For myself, I was just a little kid and any excuse to stay up past my bedtime was, and still is valued time. This time therefore took a special meaning and loged itself in a nice warm spot in my memory. While listening to these stories of far off places, the adults would always pause and ponder to reflect, remember, or reminince, something that I have learned to do myself now. But during these breaks, excitement could easily happen! The big box with the chasing lights that gramps called "the monitor" would pause on one light and the voices would pop out of it. Police or fire dispatch would be called out and 10-codes given. Of course no one but my grandfater and granduncle knew what all the gibberish on the box meant. I am good at following codes and everything now, but to follow the clipped and layered conversations on a scanner takes a trained ear. These two old men were very well trained to follow it, and they were hard to excite, but boy I wasnt! After the PD dispatch was made, Grandpa would pause, bang his pipe on the heavy glass ashtray a few times and then casually motion with the pipe stem in the general direction of the call and quietly and confidently state that "old man Kimzzyk must be getting a whiping from his old lady again." then he would pack his pipe while his brother would nod in agreement. At this point either my grandmother or my grand aunt would add in about getting a nice recipie from Mrs. Kimzzyk once. And almost on-cue my grandfather would scowl and drawl out "...and it was Lousy!" and his brother would nod in agreement quietly. Grandma would say " well I liked it" and then her and her sister in law and my mother and whatver ladies would go chattering on about olive-loaf or gelatin-mold or something in the alcove between the living and dining rooms, while the men would go into storys of Mr. Kimzzyk managing to get into trouble over a 20 year timespan with burning his trash, not paying the milkman, or getting beat-up by his old lady. After a tale or two the older generation would pause again and then state with utmost conviction and actually some reccollective warmth that "Mr. Kimzzyk is an ok fella" and then while striking a match and lighting his pipe, my grandfater would lean a bit forward in his chair and point at his brother with the pipestem, and then add with the same scowl and tone normally reserved for my grandmother's experimental cuisine, "but its his goddamn kid thats got worms for brains!" he would sit back satisfied in his chair and pull on the pipe while his brother would nod in agreement. Now this is not verbatim example of what he would say, but whatever euphanism he chose, it was always a delight to my young kid-brain even though it would a few years until I got the jokes so to say. He didnt swear much when he made these remarks and he wasnt really trying to be funny, because he wasnt joking. The odd part was that He was right almost 100% of the time. The smoke rings would settle a bit now, and after a swig of brandy or a highball, the "moniter" would pause again and the responding officer would reply back to the station now speaking in a manner like he just was charged by a bull elephant and in protocol-breaking plain english "Their grown son was being chased around the neighborhood by his mother (Mrs. Kimzzy) kwith a broom, she told me to come back after she cut her sons woman-hair, and to bring an appetite, what should I do Captain?" Gramps would just slightly smile and his brother would nod in agreement. Dammit! The old man was RIGHT! He had some oddball intuitiveness that I somehow genetically inherited as I find myself doing the same thing right before info is passed over the radio. Anyways, after another customary short pause, my granduncle would add "that cop must be that new rookie with the facial hair!" a few pipe-puffs and granpa would shoot right back at him while pointing the pipe-stem "I would have shaved the beard right off that goddamn hippy or kicked him off the force!" And you know what? He would have.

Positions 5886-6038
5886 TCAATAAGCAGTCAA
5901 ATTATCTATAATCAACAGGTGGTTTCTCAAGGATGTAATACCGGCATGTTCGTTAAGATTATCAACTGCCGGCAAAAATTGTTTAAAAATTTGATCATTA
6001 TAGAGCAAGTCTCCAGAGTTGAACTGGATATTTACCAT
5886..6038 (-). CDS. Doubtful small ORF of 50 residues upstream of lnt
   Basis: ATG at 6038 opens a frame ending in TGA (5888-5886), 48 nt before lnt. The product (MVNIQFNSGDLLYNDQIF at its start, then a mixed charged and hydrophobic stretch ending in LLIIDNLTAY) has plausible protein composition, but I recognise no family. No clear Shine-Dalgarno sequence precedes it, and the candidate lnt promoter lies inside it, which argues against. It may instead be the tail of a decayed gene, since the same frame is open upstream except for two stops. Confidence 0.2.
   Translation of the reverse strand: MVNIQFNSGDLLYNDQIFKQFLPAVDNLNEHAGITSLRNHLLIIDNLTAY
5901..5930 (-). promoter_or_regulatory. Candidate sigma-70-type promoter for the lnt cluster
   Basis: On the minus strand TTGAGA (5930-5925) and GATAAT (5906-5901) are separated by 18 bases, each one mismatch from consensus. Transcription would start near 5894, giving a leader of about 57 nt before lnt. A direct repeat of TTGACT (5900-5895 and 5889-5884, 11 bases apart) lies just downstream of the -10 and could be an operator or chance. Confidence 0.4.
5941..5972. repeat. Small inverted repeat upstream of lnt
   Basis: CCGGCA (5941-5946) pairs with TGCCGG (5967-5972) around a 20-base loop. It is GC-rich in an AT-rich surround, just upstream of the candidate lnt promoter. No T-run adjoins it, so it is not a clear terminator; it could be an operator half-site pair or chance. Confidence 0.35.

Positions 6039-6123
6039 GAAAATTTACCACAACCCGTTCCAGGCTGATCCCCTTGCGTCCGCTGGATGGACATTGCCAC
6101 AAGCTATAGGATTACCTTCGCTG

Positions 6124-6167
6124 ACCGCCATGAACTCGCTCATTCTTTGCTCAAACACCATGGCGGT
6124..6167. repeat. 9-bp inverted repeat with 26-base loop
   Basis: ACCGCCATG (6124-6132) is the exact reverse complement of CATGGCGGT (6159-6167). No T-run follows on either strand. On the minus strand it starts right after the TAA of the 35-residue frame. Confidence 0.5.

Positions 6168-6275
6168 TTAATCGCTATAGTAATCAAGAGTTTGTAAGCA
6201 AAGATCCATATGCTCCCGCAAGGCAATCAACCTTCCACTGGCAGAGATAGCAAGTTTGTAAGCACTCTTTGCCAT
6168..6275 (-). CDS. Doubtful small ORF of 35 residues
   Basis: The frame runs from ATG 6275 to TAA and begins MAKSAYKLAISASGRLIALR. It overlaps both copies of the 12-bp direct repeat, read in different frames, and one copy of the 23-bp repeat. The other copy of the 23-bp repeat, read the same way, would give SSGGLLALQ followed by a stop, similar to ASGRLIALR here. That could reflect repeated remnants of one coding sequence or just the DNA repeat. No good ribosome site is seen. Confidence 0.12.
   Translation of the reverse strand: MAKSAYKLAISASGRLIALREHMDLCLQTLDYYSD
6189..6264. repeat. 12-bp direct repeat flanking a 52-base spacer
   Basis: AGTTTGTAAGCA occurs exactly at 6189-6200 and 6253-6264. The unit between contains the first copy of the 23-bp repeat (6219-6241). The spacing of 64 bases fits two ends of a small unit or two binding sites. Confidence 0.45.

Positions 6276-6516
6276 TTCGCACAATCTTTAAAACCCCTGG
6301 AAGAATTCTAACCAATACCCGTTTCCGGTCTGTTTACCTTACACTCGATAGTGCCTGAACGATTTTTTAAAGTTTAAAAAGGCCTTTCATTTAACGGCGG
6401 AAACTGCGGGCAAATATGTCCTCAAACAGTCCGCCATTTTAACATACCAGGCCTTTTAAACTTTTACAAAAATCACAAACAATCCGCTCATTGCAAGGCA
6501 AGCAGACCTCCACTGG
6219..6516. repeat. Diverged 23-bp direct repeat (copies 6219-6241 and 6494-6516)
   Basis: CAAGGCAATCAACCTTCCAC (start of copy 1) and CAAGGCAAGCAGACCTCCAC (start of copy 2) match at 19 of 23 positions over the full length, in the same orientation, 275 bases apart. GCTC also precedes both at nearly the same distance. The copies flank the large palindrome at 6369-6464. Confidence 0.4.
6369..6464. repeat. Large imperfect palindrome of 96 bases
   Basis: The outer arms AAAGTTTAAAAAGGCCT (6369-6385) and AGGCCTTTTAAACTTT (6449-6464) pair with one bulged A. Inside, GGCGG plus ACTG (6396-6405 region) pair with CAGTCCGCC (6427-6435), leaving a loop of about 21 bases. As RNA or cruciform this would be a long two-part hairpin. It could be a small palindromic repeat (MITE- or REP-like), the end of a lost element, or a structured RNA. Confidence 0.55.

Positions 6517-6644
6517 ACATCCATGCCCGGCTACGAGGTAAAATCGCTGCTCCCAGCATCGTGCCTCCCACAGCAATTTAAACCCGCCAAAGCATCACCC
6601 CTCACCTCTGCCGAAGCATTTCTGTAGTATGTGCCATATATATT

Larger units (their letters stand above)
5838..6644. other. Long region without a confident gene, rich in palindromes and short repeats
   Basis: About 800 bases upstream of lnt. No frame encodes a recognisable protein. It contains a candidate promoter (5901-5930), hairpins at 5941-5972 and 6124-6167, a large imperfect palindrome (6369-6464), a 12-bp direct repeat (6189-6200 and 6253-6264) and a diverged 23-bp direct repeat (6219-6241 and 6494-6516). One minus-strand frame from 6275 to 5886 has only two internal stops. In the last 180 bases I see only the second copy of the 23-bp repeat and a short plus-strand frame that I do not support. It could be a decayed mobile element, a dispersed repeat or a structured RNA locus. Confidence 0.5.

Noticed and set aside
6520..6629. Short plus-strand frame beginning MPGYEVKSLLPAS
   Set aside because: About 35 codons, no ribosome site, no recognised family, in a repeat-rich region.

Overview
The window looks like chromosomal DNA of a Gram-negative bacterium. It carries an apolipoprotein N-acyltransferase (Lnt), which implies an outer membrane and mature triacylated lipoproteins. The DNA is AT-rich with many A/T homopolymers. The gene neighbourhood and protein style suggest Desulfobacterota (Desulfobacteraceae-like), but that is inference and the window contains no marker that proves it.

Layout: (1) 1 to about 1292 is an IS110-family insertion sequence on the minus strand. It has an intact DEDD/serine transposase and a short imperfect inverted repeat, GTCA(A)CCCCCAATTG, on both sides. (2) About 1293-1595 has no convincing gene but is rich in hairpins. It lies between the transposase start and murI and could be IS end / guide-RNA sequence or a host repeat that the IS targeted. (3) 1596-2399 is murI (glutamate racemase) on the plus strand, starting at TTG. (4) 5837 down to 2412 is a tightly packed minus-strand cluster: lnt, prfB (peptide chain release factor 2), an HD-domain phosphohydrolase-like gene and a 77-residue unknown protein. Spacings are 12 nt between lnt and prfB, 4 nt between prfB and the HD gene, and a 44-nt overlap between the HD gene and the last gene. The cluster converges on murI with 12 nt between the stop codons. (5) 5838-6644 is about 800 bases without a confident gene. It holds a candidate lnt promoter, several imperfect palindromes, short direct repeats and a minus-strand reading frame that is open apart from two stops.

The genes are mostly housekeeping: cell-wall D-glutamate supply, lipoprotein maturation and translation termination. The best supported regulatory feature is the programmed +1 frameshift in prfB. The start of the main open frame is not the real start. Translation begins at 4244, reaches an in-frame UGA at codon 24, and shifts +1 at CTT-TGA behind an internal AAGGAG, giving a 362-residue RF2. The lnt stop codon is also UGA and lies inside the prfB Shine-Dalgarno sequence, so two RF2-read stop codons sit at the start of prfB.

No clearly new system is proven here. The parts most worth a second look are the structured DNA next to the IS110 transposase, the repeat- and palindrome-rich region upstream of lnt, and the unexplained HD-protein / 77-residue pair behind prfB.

These were great times for a kid that should have been in bed 3 hours before. I had an inside view of what was going on in the world around us not only of what the police were doing, but how the community was changing. It certaintly felt special to be able to "monitor" what the PD and FD were doing even though it required potentially drawn out tales from my grandfather or granduncle, he always managed to come full circle and be damn accurate, and also gave credit where credit was due. Their values on how public safety depts and how communities should act has rubbed off on me. I too often catch myself thinking to myself "I'd shave that hippybeard off his face" when I see a bearded cop and then I have a good laugh and thank my grandad for the good times and memories. Policework and scanners have come a long way since then. The old neighborhoods and flowerbeds have deteriorated and into shells and shadows. The memories still live with me and every time I turn on the scanner. Occasinally I will hear a call on a familiar street from my grandparent's past. Sometimes it is a crime that would have been unthinkable in the area when I was a kid, let alone when gramp's was on the force. I chalk these up to being a sign of the times. But sometimes the dispatch to that long-familiar street will be for an ambulance with a cold response, and then with my grandfather's intuition, I know what is coming next, and that is a dispatch for the medical examiner. One of the old neighborhood stalwarts would be gone on to the knitting circle in the sky. Thankfully in peace, but you sit and wonder and suprise that there may be a little bit more left of those memories and late nights and stories. Well there was, until Just Now. Just like that you can see them fade away like smoke rings from granpas pipe.
The "monitor" in this recolection I think was an old 10 crystal bearcat unit probably purchased from Sears or something. My grandfather had a 10 memory Regency on an end table at home. My first scanner was given to me for Christmas 1993 or 1994. A Uniden Sportcat 150B which was noteworty at the time for having 100 memories and the full 800mhz spectrum. I still use it. Great and strudy scanner. Never needed anything more until recently my interest in adjacent towns required more scanning firepower, and my fiance bought me the PSR300 for Christmas of 2007. To this day, one of my preffered ways to spend an evening is to let the scanner (or monitor if you will) run while I flip through magazines or maybe tinker with something while my fiance does whatever keeps her interest (tv, crosswords, SMS text gossiping) and hold a conversation in bits and pieces over and around the noise of the scanner and friends or family that call or drop by for a few minutes. I should have been in bed two hours ago, my fiance is sleeping on the couch like a baby, and my scanner is running while I idleley chat with scannerbuddie on RR.com. The calls tonite have people getting shot, cut out of cars, and contemplating suicide. I am safe and content and know how good I've got it. Trust me, I'm in heaven.